Guest blogger Ivan Misner PhD, author of the new book Networking Like A Pro (Entrepreneur Press, Second Edition, Nov. 2017), is here to help you survive your office holiday party with a new connection or two.
Ah the office holiday party … Free food, open bar, and a chance to get a glimpse of your company’s most elusive executives letting loose a little. The holiday party is a great time rub elbows with the upper echelons of your company, but, especially in big corporations, it can be hard to make an impression. Here’s how to ‘network up’ and get face time with your busiest bosses that can lead to career opportunities in 2018.
Don’t be a suck up. Executives appreciate knowing their work makes a difference but don’t “puppy-dog lick” them to death. Instead, share a specific story about how their big wins this year helped someone or made a difference in the work you do at the company.
Don’t assume they remember you. In bigger companies, don’t assume executives know about the work you do for them. Always help them out by giving them context on what your role is, “Hi Mr. Jones, It was so exciting to be in charge of our contract with XYZ company this year, my team in the x department had a lot of fun working on that one.”
Do your research. Before the party, find out who you want to talk to and what they’re currently interested in. Ask them what project they’re most excited about working on in 2018 and invite them to tell you about it.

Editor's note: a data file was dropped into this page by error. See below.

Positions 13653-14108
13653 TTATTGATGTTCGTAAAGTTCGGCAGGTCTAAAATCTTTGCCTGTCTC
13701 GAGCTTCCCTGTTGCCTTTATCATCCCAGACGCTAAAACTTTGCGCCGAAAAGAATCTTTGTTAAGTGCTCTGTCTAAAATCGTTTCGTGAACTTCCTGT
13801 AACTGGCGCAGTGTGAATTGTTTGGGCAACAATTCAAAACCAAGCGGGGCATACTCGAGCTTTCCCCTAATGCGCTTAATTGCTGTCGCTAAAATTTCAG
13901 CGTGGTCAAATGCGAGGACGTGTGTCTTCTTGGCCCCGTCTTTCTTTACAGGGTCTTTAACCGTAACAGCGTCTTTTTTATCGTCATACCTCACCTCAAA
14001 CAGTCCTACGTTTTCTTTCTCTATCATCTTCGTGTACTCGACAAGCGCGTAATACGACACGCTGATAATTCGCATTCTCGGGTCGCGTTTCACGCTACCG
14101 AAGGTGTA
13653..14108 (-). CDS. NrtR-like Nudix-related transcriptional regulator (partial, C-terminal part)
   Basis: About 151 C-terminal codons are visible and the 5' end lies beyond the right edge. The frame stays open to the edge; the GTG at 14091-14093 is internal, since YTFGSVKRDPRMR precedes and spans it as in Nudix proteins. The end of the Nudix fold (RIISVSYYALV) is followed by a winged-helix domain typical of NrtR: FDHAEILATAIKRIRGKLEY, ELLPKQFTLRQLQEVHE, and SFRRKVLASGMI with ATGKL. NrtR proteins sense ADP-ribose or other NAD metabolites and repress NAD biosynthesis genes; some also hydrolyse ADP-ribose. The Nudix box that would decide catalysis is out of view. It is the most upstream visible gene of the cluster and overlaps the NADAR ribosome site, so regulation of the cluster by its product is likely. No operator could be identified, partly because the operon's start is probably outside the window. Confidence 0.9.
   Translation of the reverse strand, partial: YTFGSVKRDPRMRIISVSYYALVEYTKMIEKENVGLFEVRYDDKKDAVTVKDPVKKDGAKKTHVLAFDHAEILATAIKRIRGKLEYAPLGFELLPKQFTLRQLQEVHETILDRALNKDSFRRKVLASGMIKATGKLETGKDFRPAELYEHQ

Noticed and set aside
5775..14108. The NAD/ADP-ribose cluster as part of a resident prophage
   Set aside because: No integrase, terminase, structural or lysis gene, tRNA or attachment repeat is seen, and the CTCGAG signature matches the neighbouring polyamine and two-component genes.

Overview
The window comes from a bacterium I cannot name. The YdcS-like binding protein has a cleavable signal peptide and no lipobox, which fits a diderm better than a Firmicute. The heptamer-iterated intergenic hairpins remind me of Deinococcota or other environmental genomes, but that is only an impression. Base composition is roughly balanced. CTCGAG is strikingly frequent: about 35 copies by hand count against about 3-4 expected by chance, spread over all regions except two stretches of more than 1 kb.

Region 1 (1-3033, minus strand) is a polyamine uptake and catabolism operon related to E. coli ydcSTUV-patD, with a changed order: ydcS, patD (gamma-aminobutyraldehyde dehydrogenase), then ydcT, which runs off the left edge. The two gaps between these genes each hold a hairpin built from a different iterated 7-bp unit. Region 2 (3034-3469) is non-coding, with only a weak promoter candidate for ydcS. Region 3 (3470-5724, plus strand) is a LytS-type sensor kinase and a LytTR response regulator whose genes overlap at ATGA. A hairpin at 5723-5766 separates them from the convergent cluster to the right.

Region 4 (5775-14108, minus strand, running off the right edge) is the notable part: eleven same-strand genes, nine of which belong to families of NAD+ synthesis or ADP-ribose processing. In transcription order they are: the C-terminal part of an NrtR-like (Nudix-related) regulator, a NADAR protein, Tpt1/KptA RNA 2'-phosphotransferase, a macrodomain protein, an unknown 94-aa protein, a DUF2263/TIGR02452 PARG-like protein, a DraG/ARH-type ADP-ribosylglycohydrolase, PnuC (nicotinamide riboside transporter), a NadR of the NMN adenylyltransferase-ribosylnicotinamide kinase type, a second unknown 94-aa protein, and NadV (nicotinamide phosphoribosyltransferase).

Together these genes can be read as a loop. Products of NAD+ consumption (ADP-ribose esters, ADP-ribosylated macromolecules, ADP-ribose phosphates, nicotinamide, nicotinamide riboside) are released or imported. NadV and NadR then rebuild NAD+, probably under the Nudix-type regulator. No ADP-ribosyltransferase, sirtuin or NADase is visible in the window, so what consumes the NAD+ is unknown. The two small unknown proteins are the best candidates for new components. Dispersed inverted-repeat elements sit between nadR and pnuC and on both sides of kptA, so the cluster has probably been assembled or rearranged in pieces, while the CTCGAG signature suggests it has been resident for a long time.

Add value. If you can find a way to add value to their work, you’ll be remembered. For example, I had the opportunity to talk to Richard Branson, I asked him about his latest endeavor and asked if it would be of value if we did a short video interview so that he could share the program with my audience. He loved the idea, and we shot the video for my blog.
Embrace discomfort. When networking with powerful company execs, feeling nervous is normal. Plus, it’s usually a sign that this is the exact person you should be talking to.
Whatever you do, don’t go negative. I know that sounds obvious, but it happens all the time, especially if you’re nervous. Don’t complain about how busy you are, how the bartender messed up your drink, or how bad the traffic is getting to work. You want to be remembered, but not as the person who is always negative.